“The rehab on this is six months. Now, if there was a small window of a season, you might be able to take a shot. It’s actually Botox, which relaxes the muscles. That’s not a long-term solution. `The only way this is going to be treated appropriately –  and obviously, we don’t want to do anything to affect next year – is to get this surgically taken care of.”

That’s the understandable driving force behind the decision. This was chosen to set up Harvey for his turn at free agency. Had he chosen the injection and gotten through the season, that would be great. But, if it only lasted a few months and he had the surgery later this year, or in the offseason, or next year, all or most of 2017, could be lost. That would leave Harvey with one year to make an impression on his future suitors when he hits the free agent market after the 2018 season.

And, nobody knows how he’ll pitch coming off surgery. If you’re Harvey – not to mention the Mets or any team that would go after him – you want two years to make an impression. That’s why Harvey’s decision is a no-brainer. But, how does losing Harvey help the Mets the rest of this year?

Knowing the Mets won’t have him in the second half enables GM Sandy Alderson to freely pursue another arm before the July 31 trade deadline, even if it jacks up the asking price. That’s preferable to waiting through at least two Harvey starts before hitting the market late, which would increase the price even more.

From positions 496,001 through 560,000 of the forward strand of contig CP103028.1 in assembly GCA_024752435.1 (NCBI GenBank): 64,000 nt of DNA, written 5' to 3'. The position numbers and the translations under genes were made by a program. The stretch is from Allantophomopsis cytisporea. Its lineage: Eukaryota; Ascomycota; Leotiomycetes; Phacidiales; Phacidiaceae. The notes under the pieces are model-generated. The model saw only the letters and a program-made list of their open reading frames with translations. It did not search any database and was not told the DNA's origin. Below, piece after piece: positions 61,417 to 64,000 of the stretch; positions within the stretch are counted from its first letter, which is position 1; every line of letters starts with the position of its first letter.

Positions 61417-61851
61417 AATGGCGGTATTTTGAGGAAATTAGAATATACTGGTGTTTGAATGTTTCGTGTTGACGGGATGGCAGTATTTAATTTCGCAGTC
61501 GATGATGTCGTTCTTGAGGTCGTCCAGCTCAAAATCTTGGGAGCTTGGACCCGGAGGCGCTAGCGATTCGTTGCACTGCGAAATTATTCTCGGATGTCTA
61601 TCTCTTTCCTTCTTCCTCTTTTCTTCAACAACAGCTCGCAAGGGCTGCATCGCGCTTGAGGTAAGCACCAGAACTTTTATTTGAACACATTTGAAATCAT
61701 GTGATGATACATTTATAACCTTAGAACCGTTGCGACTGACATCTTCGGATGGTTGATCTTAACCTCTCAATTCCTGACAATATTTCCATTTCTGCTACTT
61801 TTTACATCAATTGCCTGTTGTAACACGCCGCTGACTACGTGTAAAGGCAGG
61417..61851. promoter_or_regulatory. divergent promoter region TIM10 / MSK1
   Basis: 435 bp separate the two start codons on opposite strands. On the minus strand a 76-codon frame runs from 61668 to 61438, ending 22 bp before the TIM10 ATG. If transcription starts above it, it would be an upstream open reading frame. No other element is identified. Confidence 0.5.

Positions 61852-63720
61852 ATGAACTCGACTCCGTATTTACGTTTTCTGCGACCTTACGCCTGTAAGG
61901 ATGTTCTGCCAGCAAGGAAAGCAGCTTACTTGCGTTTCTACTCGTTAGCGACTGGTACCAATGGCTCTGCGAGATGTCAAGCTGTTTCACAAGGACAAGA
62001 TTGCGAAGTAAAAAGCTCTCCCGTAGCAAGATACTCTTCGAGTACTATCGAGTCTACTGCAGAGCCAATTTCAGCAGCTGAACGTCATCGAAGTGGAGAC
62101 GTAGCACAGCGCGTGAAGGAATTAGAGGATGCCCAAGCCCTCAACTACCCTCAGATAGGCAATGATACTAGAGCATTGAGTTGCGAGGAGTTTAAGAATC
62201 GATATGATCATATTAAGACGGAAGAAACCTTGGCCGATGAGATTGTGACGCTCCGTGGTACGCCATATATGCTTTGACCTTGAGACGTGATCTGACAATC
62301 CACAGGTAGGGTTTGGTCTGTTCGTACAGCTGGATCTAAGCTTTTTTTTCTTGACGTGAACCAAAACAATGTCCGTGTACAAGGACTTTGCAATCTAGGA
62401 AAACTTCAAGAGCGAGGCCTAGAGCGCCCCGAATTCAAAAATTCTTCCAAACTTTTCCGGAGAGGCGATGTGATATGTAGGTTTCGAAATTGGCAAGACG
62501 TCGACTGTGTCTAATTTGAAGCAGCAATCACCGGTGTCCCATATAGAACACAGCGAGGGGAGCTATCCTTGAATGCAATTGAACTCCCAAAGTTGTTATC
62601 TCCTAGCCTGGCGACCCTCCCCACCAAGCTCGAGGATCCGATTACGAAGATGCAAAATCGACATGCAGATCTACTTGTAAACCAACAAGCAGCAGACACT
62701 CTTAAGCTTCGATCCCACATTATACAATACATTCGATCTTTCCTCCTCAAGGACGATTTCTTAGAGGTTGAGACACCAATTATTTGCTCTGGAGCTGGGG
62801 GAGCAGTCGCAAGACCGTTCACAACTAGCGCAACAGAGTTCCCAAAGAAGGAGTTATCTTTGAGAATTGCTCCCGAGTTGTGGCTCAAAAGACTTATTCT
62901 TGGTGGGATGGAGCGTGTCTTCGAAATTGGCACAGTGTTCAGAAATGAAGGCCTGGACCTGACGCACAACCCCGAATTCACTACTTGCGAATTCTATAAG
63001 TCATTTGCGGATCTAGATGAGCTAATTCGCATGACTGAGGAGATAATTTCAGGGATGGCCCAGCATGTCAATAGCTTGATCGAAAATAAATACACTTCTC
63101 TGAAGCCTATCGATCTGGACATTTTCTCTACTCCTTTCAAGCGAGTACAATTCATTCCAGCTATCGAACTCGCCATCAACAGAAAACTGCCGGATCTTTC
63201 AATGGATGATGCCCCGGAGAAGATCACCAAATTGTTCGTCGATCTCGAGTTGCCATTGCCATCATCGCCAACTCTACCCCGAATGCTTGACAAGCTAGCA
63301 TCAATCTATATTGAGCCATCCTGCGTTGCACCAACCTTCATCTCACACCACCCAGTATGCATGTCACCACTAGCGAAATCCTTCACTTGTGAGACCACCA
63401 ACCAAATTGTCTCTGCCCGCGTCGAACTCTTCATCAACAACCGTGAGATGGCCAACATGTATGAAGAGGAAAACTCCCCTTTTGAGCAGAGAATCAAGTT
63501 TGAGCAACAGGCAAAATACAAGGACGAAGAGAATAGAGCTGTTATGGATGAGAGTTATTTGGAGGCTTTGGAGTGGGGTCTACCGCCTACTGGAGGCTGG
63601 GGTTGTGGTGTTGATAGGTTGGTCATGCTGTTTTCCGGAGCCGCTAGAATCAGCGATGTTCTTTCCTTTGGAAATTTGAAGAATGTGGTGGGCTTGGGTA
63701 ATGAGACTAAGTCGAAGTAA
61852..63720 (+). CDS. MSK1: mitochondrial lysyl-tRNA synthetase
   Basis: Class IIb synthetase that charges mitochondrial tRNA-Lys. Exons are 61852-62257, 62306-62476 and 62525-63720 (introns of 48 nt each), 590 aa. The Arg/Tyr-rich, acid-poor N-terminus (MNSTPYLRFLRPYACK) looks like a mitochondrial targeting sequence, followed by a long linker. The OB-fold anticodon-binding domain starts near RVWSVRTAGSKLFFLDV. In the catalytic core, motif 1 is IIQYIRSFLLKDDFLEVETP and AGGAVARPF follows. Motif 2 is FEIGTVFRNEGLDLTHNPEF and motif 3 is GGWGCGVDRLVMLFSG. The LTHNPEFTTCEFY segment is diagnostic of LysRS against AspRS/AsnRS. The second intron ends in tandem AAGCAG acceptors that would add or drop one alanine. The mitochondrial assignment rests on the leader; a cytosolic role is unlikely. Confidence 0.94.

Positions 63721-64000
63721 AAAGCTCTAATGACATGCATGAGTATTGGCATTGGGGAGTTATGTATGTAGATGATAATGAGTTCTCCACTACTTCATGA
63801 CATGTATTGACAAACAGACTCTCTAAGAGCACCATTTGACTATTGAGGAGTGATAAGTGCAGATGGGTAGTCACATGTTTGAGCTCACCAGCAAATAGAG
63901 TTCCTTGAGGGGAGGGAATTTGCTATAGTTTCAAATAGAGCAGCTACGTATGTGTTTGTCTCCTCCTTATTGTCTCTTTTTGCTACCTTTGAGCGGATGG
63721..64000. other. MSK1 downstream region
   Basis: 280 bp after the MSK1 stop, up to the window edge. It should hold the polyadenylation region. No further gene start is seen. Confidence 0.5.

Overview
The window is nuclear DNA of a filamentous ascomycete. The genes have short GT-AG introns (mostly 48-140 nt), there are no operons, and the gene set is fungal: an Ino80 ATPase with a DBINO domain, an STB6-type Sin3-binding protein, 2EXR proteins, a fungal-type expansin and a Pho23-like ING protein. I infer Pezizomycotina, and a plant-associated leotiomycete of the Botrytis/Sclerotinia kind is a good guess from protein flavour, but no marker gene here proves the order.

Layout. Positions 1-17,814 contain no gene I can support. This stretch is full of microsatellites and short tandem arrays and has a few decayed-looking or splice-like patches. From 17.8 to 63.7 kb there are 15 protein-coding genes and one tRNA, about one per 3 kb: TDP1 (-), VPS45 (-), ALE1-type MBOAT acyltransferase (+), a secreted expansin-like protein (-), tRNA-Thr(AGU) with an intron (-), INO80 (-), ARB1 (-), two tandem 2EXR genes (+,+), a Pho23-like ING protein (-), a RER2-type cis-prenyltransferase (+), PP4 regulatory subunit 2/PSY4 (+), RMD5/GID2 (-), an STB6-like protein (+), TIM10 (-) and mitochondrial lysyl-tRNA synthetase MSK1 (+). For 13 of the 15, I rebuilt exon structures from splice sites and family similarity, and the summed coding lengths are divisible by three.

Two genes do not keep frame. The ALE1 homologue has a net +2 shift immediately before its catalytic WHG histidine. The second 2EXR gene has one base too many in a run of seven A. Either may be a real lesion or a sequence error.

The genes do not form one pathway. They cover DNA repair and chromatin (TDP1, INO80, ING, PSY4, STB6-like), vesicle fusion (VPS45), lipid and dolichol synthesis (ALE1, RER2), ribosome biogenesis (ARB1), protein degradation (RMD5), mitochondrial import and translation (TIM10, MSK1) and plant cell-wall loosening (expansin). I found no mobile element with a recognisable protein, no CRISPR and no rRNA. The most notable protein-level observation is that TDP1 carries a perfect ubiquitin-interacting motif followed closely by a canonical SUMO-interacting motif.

This also allows manager Terry Collins to determine his rotation now and eliminates the inevitable questioning and excuse making after each of his starts. And, who would want to see Harvey go down for surgery in a September pennant-race game or the playoffs?

Harvey hasn’t pitched well, going 4-10 with a 4.86 ERA in 17 starts, and this ailment is an obvious explanation. Harvey frequently complained about not having his mechanics, but not having feelings in his arm and fingers could explain a change in mechanics.

However, left unanswered is why Harvey hadn’t complained about a lack of feeling before his disastrous start on Monday. Boras’ answer to that question explains both the good, and bad, about Harvey.

His bulldog approach on the mound, for example, his eight innings in Game 5 of the World Series, is to be applauded. It’s the spirit that defines an ace. That’s the good.

But, here’s the bad, as delivered by Boras.

“He’s felt this way since spring training, but he wanted to gut it out, try to do it, until finally, he’s going, ‘Look, I’m just feeling like I don’t feel the baseball the same.’ Once we heard that, I was like, ‘Maybe we have a TOS situation,’ and got him over to Dr. Thompson.”

Sounds plausible, but it underscores the increasingly, maddening, “I’ll do what I feel like” aspect that has defined Harvey’s short career. It also raises the inevitable question of what could have happened had this been discovered a month or two earlier.

If he had surgery in May or June perhaps he could have come back in late August, or September, or even the playoffs.

We’ll never know.